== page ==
MOHAMMAD Ali Jinnah visualised the state of Pakistan as “a homeland for the Muslims of the subcontinent”. by Irfan Husain
Sadly, he did not specify precisely which sect of Muslims he had in mind. Although a Shia himself, he did not have a sectarian bone in his body.
Indeed, he was secular to the core, and this was the philosophy he bequeathed to the state he had created virtually single-handedly. This was a bequest we tore up even before he was laid to rest.
So as we witness the ongoing massacre of Hazara Shias in Balochistan, we need to take a hard look at the monsters Pakistan has spawned over the years. Management gurus teach us that before we can solve a problem, we must first analyse it to gain a full understanding of the underlying causes.
But given the deep state of denial we prefer to stay in, we shy away from making the logical connection between cause and effect. When elaborating on his ‘two-nation theory’, Mr Jinnah was of the view that Muslims could not live side by side with Hindus in a united India as we were a different nation in terms of values and cultural norms.
This notion led to the partition of India in 1947, and even though millions of Muslims did not — or could not — make their way to the new state, Pakistan was born in a cataclysm of blood and fire. Almost immediately, the hard-line vision of Islam, espoused by Maulana Maududi and his Jamaat-i-Islami, became the ideology of large numbers of right-wing intellectuals and clerics.
However, it wasn’t until Zia seized power in 1977 that this literal strand of Islam became the official ideology of the state.
Some of the hard-line Sunni groups like the Sipah-i-Sahaba came into being in Zia’s period, declaring Shias to be ‘wajib-ul qatal’, or deserving of death. Needless to say, these killers were permitted to thrive by Zia.
Step by step, the notion of separateness at the heart of Partition has fostered a feeling of ‘us against them’. Taken to its illogical extreme by hard-line ideologues and their brainwashed followers, this translates into the belief that those not following their particular school of Islamic thought become ‘wajib-ul qatal’.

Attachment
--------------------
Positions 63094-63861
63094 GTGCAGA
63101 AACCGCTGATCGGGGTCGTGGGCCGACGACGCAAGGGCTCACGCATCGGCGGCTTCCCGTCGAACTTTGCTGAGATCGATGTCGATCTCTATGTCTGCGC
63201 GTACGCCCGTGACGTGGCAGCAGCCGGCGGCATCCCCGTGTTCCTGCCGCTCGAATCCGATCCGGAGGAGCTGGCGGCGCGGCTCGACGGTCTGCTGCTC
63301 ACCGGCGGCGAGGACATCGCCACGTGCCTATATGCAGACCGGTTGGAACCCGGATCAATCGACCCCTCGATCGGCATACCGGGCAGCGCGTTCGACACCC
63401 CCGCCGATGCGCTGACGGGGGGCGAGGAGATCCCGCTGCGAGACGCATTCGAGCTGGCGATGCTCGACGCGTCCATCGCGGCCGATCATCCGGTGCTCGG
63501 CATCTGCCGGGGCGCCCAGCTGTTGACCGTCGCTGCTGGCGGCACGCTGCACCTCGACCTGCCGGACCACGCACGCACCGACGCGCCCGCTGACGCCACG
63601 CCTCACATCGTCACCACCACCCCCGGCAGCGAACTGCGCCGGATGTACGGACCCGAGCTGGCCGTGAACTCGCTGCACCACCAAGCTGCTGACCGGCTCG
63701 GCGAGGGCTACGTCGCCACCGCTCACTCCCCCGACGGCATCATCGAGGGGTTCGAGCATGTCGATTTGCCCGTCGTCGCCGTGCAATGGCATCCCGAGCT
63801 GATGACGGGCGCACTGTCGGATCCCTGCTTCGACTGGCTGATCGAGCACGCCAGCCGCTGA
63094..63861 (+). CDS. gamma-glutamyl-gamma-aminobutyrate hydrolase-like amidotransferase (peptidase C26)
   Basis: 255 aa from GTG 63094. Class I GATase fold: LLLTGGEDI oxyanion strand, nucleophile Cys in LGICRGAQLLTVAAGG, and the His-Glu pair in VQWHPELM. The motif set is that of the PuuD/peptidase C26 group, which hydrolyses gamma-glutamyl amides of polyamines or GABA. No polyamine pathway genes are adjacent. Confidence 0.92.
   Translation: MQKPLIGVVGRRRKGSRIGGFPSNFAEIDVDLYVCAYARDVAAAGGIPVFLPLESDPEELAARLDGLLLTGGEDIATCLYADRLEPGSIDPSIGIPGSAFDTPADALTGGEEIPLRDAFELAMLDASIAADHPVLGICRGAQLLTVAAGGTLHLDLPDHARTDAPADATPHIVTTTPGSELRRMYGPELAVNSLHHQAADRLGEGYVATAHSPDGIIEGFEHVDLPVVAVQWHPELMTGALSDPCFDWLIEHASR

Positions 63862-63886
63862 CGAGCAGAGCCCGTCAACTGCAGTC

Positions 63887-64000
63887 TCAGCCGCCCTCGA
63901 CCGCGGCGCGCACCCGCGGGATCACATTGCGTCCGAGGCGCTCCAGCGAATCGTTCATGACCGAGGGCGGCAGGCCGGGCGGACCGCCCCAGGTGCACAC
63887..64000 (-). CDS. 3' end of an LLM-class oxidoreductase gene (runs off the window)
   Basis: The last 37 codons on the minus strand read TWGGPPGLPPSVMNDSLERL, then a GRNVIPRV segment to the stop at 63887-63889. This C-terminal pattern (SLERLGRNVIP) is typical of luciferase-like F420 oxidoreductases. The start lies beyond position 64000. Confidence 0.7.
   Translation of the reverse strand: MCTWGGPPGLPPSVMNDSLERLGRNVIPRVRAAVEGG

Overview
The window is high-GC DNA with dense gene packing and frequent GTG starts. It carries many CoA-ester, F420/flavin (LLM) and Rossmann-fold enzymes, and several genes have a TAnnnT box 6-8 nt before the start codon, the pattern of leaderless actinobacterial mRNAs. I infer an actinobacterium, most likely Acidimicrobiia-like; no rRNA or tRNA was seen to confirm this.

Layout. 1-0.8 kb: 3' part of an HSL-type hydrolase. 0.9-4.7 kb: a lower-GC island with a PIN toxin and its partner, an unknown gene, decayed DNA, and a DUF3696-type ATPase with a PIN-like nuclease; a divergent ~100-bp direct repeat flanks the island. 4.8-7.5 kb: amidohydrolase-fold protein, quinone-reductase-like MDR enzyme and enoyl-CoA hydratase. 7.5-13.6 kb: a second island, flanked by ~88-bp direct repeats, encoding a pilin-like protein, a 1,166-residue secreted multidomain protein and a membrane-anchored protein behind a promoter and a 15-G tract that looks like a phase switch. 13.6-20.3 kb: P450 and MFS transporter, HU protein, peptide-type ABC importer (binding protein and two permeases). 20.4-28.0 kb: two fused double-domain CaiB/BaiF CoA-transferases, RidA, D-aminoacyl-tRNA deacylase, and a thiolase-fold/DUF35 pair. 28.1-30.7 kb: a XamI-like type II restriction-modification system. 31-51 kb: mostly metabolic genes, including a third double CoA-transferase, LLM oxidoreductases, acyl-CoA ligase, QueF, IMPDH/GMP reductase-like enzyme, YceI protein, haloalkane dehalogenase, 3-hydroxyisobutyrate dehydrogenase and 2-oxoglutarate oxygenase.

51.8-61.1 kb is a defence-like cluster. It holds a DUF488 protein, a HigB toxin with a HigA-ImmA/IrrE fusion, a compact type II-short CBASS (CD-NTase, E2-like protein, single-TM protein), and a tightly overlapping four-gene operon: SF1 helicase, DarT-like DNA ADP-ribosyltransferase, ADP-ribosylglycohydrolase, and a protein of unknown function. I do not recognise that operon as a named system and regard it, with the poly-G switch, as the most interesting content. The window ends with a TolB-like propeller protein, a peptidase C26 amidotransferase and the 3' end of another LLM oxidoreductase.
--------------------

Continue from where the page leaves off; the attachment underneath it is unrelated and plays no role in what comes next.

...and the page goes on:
Massacres and individual murders resulting from rabid intolerance bearing the spurious stamp of religious orthodoxy are too numerous to cite here. But the recent episodes of the cold-blooded slaughter of Hazara Shias in Balochistan should open the eyes of those wishing to negotiate with the terrorists responsible for these acts.
Another hard-line, anti-Shia group, the Lashkar-i-Jhangvi, was quick to claim responsibility for these murders, and yet the state has done nothing to bring this organisation to book.
According to a Human Rights Watch press release, “In Balochistan, some Sunni extremist groups are widely viewed as allies of the Pakistani military, its intelligence agencies and the paramilitary Frontier Corps, which are responsible for security there.
Instead of perpetrating abuses in Balochistan against its political opponents, the military should be safeguarding the lives of members of vulnerable communities under attack from extremist groups”.